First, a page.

Mobile

Gay meetup app Mister wants to be the ‘grown up version of Grindr’

Above: Mister CEO Carl Sandler

Image Credit: Sean Ludwig/VentureBeat
NOTE: GrowthBeat -- VentureBeat's provocative new marketing-tech event -- is a week away! We've gathered the best and brightest to explore the data, apps, and science of successful marketing. Get the full scoop here, and grab your tickets while they last.

When it comes to gay meetup and chat apps, one app rules them all. That’s Grindr, the app that claims six million users worldwide and dominates the conversation when gay apps are mentioned.

That said, Grindr is limited in scope. It only lets you upload a single picture and only lets you write a 130-character description of yourself. Those limitations can give users the impression that Grindr is merely for hooking up rather than finding compatible matches.

Carl Sandler, the CEO of rival gay meetup and chat app Mister, thinks there need to be more apps in the conversation. Especially ones that emphasize maturity, safety, and respect.

Sandler believes Mister falls into this category. Mister lets you upload multiple photos and write at length about yourself on your profile. And today, he is launching a new version of Mister for iPhone (a new version of the company’s Android app is in the works too) that has a cleaner design and more features to separate it from other prominent gay meetup apps like Grindr, Jack’d, and Scruff.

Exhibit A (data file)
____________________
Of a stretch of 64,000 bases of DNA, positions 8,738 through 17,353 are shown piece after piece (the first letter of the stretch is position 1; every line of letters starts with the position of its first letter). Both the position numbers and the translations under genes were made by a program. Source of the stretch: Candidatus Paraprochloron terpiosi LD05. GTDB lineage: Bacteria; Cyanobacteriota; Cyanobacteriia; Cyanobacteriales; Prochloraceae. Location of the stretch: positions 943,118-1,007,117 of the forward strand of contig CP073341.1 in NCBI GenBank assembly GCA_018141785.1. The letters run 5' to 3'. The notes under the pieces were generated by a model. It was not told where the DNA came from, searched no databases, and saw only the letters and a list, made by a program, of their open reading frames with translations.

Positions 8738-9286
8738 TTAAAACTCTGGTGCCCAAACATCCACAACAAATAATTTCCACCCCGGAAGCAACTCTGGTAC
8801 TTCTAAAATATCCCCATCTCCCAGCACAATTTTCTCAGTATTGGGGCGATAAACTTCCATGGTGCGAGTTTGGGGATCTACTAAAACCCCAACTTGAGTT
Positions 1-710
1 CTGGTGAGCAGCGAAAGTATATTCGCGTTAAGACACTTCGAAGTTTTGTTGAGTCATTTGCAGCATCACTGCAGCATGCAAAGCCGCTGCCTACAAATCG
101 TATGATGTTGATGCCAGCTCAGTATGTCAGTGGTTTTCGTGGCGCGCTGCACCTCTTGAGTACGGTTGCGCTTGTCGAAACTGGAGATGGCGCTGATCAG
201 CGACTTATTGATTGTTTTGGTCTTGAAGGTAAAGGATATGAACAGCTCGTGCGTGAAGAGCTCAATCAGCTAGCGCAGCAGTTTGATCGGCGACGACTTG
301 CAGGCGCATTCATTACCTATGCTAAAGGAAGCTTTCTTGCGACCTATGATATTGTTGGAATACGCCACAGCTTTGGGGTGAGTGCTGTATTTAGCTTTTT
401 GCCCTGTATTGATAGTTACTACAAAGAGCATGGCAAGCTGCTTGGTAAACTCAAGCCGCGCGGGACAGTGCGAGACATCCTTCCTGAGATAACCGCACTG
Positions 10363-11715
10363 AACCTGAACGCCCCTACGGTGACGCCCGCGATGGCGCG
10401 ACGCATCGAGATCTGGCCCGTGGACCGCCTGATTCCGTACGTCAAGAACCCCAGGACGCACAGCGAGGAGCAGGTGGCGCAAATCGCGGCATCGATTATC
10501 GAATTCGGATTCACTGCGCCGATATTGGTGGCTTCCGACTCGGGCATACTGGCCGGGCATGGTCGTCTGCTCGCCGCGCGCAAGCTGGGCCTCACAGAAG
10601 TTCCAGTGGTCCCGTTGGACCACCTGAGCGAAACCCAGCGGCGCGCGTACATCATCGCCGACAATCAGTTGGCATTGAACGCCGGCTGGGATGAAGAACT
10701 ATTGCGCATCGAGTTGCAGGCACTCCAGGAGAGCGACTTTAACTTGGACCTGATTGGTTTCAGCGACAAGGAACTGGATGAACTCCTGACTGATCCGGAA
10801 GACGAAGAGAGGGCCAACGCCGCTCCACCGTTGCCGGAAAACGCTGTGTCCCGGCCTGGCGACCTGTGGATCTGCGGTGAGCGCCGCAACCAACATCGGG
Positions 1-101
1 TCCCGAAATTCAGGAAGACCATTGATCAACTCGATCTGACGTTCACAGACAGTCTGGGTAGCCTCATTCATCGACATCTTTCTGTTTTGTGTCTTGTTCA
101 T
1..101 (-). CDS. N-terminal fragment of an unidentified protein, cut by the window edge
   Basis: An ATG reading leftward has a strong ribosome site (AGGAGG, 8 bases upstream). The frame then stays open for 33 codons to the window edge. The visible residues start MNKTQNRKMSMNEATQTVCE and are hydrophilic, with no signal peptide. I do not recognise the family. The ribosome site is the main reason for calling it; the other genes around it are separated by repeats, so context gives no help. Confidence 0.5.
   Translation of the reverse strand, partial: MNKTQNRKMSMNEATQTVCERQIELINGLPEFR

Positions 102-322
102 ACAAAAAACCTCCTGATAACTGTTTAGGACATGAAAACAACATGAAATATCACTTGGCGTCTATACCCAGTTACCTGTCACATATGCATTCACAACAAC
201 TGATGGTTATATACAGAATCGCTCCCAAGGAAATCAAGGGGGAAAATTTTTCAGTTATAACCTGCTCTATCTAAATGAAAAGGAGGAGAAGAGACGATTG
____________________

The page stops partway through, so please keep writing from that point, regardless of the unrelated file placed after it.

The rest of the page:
“Some people just want to go to a place where they can be themselves,” Sandler (pictured above) told VentureBeat. “We want people to be themselves as long as they’re a bit more grown up and mature.”

Sandler has serious footing in this space. He’s written many articles for the Huffington Post about gay relationships and has worked in the gay tech scene for years. Formerly he worked as a VP of Gay.com, and he previously launched the app Daddyhunt.

Mister is Sandler’s vision of what a “grown up version of Grindr” looks like. It centers around a “code” that tries to push its community to higher standards (Similarly, rival app Hornet also says it is trying to make gay meetup apps more “classy.”)

“For many young gay men or people coming out, these apps are their first insight into the gay community,” Sandler said. “You don’t know anything about the gay world. Think about the message you get. … There’s so much toxicity, and it’s accepted. It’s almost become the norm.”

So perhaps the Mister code can help change that a bit. Here’s the code:

MISTER encourages users to follow the MISTER Code, a shared set of values. As a community, we agree these things are important, both online and in the real world.

Maturity: MISTERs act like adults. No games. No attitude
Integrity: MISTERs live authentically and honestly
Safety: MISTERs protect themselves and their partners, emotionally and physically
Truth: MISTERs represent themselves accurately in their profiles
Enjoyment: MISTERs value mutually pleasurable experiences
Respect: MISTERs treat each other with respect

Sandler says the code is vital to the community, and says he’s been thanked in real life by members of Mister for having the code in place.

“We’re not trying to be as big as Grindr,” Sandler said. “We’re trying to create a space for people who believe in what we stand for.”

New York City-based Mister has seven employees and is self-funded, primarily by Sandler. He said the app is not profitable yet, but Mister does offer premium accounts and local advertising to generate revenue. He also said he wants the Mister brand to eventually be “bigger than just mobile apps.”

Check out the photos below to see more screenshots of Mister’s newest app for iPhone.

0 comments